Tag Archives: Congestion Charging

Congestion Charging

I’m not a believer in congestion charging, not through some Clarksonesq desire to have speed and powah in our city centres, nor through some malcontent desire to screw authority – no, no. I just don’t think it works. When it was introduced in 2003 it worked for about a month after which congestion slowly crept back to just where it was before; some might argue even that it’s worse now than it was then. Every attempt to curb this failure, whether it be draconian spy cars, above inflation price increases, heavy handed debt recovery firms or unwarranted extensions to the central zone have all failed, miserably.

Which brings me neatly to my point. Presently the Greater London Authority is locked in a series of expensive legal battles with embassies from some of the world’s largest economies: America, Russia and others aren’t paying the Congestion Charge and in the process they’re racking up hundreds of thousands of pounds of fines and the GLA is allegedly losing hundreds of thousands of pounds in revenue because diplomatic cars are dodging the zone charge.

The embassies claim that they’re immune from Congestion Charging, it is after all an environmental and infrastructure tax – which under international agreements they’re exempt from paying. Except that the GLA are claiming it’s a service charge and not a tax: which raises an interesting point for anyone that pays the charge. Can you ask for a refund if you encounter congestion during the day? Clearly if it’s a service being provided then it should have some form of service level agreement? And if it’s a service, then that means that we’re customers – so surely if the service fails to meet the customers expectations then we, as empowered customers – and just look at the number of trading rules that customers can call upon in for protection – should be able to ask for a refund? Sue for breach of contract, or bring the GLA kicking and screaming in front of trading standards for failing to advertising the service honestly?

Think about it – they can’t change their tune now: they’ve wasted too much of our money  trying to recoup money from foreign governments claiming it’s a service charge, so let’s start treating it as such.

Congestion Charging

So there wasn’t a major system meltdown, there wasn’t gridlock, there wasn’t even congestion and we all sat surprised watching the congestion charge work: even the Mayor didn’t seem to expect the damn thing to work, but contrary to all the doubts it performed rather well, this is twice in one week that I’ve been impressed by something ken Livingston has done. The first was his support for the anti-war march, and the second seems to be (although the jury is still out) his conviction that congestion charging would work.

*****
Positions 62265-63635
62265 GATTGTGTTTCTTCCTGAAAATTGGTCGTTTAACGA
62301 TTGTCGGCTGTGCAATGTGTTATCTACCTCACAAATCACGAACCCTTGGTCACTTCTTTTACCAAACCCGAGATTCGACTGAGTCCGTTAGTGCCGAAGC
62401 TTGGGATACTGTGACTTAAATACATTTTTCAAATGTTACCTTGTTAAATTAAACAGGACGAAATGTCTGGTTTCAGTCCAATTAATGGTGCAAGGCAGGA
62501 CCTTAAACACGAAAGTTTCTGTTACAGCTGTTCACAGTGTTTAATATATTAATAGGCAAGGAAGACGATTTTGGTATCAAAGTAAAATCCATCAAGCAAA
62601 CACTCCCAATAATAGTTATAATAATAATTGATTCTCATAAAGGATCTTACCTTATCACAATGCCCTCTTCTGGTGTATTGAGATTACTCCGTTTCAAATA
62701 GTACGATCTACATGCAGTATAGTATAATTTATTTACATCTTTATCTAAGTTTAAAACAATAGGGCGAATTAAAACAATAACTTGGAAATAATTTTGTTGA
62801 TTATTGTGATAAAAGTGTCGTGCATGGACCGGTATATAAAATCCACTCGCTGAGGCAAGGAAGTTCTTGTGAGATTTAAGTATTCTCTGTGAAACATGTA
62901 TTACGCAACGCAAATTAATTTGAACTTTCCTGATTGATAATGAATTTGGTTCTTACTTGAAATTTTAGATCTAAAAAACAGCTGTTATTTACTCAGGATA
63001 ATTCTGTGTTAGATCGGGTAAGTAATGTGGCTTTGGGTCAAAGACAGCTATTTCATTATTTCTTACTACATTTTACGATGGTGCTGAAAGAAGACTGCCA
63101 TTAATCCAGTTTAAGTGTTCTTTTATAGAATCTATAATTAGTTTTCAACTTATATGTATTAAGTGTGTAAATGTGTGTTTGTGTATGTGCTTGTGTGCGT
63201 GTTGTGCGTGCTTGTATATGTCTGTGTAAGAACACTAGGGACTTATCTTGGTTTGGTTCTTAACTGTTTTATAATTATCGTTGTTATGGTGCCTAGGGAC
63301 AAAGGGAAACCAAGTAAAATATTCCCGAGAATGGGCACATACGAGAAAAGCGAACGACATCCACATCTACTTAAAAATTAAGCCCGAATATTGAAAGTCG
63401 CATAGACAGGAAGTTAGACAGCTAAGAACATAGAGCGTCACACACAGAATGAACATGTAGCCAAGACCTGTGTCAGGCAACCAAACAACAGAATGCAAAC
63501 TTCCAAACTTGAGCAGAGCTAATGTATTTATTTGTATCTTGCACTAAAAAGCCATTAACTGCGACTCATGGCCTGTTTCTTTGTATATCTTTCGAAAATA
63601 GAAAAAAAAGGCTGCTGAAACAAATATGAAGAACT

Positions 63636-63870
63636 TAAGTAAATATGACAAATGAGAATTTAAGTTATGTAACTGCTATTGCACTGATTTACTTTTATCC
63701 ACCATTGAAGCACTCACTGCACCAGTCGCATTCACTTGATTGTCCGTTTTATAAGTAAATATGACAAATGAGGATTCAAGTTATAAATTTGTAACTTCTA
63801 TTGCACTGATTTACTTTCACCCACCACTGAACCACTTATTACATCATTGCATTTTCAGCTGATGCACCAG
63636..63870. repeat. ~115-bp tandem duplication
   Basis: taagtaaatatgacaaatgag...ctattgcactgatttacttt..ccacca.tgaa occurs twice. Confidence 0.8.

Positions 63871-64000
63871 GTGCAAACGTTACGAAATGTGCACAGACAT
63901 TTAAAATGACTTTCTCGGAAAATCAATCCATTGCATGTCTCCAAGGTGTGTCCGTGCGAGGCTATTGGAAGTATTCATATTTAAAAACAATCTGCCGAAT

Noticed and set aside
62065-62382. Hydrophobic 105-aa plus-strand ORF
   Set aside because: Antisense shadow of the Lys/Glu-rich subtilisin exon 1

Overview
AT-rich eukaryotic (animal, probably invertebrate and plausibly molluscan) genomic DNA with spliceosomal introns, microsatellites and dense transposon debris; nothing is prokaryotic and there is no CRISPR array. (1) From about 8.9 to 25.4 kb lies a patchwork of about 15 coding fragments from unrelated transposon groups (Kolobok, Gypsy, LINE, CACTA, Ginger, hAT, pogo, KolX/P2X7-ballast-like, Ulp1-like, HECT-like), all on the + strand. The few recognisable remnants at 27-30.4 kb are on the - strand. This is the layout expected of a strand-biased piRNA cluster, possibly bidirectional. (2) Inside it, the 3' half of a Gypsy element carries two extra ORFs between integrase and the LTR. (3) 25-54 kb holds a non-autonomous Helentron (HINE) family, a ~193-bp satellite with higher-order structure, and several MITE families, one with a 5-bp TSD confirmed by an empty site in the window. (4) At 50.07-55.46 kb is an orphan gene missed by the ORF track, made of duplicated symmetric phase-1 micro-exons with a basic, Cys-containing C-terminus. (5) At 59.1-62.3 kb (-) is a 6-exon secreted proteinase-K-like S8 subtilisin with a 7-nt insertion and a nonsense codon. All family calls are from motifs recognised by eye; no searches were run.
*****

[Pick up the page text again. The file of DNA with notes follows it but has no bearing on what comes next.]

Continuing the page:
In many ways I think it’s a good idea, I still have my doubts, and it’s definitely not the way I would have gone about it, but if it works then I suppose you have to give him credit. I don’t own a car, I have no need for one: and I don’t see me getting one any time in the near future on the principle that I simply wouldn’t have any use for it, I get my shopping delivered online, I live seconds away from Notting Hill Gate, I’ve got Kensington High Street within spitting distance, and If I’m really pushed I could walk to Marble Arch in 15 minutes. I’ve got the tube seconds away from the house, and I’ve got 4 major bus routes that pass by the house… So I really don’t need or want a car; there’s a part of me that thinks I should get some tax breaks for not owning a car and doing my bit for the environment, let’s face it: people get tax breaks for less worthy reasons than that don’t they?

The big question will be if it works – if in a years time traffic is back to how it was then we should be questioning whether or not to scrap it and look for better solutions.